But let me put this simply: The Lions are gonna lose him if they keep this up. He was sacked six times Sunday and six times the Sunday before, and this is despite him being more mobile than he’s ever been.
The protection is not protecting. Not the linemen. Not the tight ends. Not the running backs who are supposed to stay back and block. Defenders are going past them as if they are late for a bus, and it changes the way Stafford can throw or see or make a decision.
Stafford, naturally, refused to point fingers. “We just got to do a better job of executing first, second, and third downs,” he said. “Stay on the field a little bit longer on some of those drives and get some points earlier in the game.”
Jim Caldwell said this about the offense: “There’s no question about it, we have a long way to go. The key is to keep getting better as you go.”
Yes. And keeping your most valuable player alive.
Let’s not forget that.
Ebb and flow? Time will tell
Now you can kick and scream or you can stay calm, which is Caldwell’s chosen path. He sees the big picture. He accepts what he calls “the ebb and flows” of the game, which he said explained how the Lions, down 17 points in the fourth quarter and having punted or fumbled away every second-half possession, were suddenly, on their two final drives, able to march 69 yards and 53 yards for touchdowns.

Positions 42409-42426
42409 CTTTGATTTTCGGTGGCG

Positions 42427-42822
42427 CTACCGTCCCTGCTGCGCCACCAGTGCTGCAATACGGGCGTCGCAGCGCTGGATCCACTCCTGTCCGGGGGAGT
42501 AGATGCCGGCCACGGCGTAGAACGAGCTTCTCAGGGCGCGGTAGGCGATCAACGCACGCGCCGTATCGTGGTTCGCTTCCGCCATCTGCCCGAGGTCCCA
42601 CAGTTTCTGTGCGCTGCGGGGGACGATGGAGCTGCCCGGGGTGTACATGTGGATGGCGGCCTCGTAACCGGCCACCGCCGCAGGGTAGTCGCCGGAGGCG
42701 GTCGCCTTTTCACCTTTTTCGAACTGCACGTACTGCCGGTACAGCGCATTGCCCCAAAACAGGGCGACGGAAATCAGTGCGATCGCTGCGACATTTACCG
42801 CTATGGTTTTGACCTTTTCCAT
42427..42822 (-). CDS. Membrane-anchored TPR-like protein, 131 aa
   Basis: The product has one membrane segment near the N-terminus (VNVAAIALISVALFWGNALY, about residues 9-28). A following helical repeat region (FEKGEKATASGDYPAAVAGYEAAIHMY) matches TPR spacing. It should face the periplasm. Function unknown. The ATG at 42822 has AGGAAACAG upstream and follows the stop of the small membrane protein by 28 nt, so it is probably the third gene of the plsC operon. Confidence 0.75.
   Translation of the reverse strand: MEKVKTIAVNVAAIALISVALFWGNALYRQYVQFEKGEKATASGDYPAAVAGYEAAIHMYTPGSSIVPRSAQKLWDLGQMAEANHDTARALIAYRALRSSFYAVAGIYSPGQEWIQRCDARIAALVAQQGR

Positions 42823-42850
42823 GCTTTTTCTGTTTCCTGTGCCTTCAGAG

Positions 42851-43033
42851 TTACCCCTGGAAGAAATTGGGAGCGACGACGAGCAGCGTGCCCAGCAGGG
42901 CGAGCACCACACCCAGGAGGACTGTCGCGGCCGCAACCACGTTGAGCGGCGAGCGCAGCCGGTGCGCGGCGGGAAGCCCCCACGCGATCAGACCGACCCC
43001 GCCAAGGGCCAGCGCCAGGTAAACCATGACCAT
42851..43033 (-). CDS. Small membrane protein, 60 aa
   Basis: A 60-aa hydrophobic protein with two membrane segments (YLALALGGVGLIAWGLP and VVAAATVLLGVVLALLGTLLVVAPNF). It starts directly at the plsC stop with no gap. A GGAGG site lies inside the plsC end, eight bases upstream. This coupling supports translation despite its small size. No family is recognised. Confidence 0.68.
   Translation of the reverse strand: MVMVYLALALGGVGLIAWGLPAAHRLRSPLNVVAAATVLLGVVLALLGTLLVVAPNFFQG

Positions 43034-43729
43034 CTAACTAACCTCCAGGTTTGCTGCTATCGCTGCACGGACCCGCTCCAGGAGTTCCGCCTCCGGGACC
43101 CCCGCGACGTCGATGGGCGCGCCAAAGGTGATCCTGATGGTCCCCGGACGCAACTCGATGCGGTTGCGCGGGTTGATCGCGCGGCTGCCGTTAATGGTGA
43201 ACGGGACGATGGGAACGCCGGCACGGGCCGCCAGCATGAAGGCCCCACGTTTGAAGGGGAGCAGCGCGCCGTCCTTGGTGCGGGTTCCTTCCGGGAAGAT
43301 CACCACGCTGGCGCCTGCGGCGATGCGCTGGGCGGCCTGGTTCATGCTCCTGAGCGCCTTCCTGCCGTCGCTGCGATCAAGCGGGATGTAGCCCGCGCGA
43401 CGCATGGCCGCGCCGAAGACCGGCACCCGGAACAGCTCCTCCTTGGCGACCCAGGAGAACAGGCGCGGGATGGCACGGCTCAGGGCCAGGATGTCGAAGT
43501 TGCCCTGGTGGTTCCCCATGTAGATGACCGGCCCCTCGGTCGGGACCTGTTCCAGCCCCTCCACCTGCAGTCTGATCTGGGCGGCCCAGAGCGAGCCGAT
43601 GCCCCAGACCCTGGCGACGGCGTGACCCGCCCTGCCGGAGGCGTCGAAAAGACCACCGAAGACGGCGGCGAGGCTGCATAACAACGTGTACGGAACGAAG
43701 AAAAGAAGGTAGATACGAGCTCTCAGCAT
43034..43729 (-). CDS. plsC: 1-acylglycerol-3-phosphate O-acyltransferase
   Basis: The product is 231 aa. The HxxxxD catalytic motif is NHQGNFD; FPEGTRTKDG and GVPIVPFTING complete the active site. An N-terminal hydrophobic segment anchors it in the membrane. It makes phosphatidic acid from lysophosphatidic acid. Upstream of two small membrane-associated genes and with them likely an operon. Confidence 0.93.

Maybe its ebb and flow. Maybe it’s concentration. Maybe it’s going almost totally to the passing game, which is more the Lions strength.
Maybe it’s avoiding Ebron. He wasn’t targeted once during those scoring drives. Another tight end, Darren Fells, caught both scores.
Whatever it is, we should acknowledge the Lions can do it. It is what makes watching them interesting, all the way to the end. They clearly don’t give up until it’s over. But they don’t seem truly serious until then either.
Meanwhile, we must pay tribute to this defense. Although it ultimately gave up a third-and-9 to Cam Newton and company that put the game out of reach, there were many times it stifled the creative Carolina offense, especially the run. The Panthers, with Jonathan Stewart and Christian McCaffrey, had a total of 28 yards on the ground. That’s impressive.
Unfortunately, one receiver, Ed Dickson, had more yards than both teams’ combined rushing attacks times two.Dickson caught all five passes thrown to him, including two huge gainers. The smaller Lions defensive backs could not stop the Panthers’ oversized pass catchers when it counted. It was like watching Mutt trying to cover Jeff.
But despite those defensive surrenders, the ultimate frustration was with Detroit’s running and passing. The Lions need to get creative with their play calling. The good news is the next game is against New Orleans, which can act like the Lourdes for ailing offenses. The bad news is it’s on the road. Ebb and flow? Or something to worry about? Time will tell. They keep you watching, that’s for sure.
Contact Mitch Albom: email@example.com. Check out the latest updates with his charities, books and events at MitchAlbom.com. Download “The Sports Reporters” podcast each Monday and Friday on-demand through Apple Podcasts, Google Play, Spotify and more. Follow him on Twitter @mitchalbom.